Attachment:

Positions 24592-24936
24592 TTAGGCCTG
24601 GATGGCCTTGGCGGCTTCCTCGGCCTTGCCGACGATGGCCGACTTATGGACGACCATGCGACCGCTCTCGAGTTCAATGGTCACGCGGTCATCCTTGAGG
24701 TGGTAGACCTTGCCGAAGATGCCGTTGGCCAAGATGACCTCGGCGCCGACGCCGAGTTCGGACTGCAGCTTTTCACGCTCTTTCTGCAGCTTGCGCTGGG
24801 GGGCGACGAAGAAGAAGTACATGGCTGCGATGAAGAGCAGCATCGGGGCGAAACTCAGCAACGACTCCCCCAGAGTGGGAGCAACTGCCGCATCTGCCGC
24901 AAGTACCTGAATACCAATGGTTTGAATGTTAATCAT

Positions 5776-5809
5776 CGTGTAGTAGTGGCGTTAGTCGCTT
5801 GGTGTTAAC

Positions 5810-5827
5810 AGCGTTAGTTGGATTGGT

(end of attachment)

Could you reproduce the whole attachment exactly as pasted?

Positions 24592-24936
24592 TTAGGCCTG
24601 GATGGCCTTGGCGGCTTCCTCGGCCTTGCCGACGATGGCCGACTTATGGACGACCATGCGACCGCTCTCGAGTTCAATGGTCACGCGGTCATCCTTGAGG
24701 TGGTAGACCTTGCCGAAGATGCCGTTGGCCAAGATGACCTCGGCGCCGACGCCGAGTTCGGACTGCAGCTTTTCACGCTCTTTCTGCAGCTTGCGCTGGG
24801 GGGCGACGAAGAAGAAGTACATGGCTGCGATGAAGAGCAGCATCGGGGCGAAACTCAGCAACGACTCCCCCAGAGTGGGAGCAACTGCCGCATCTGCCGC
24901 AAGTACCTGAATACCAATGGTTTGAATGTTAATCAT

Positions 5776-5809
5776 CGTGTAGTAGTGGCGTTAGTCGCTT
5801 GGTGTTAAC

Positions 5810-5827
5810 AGCGTTAGTTGGATTGGT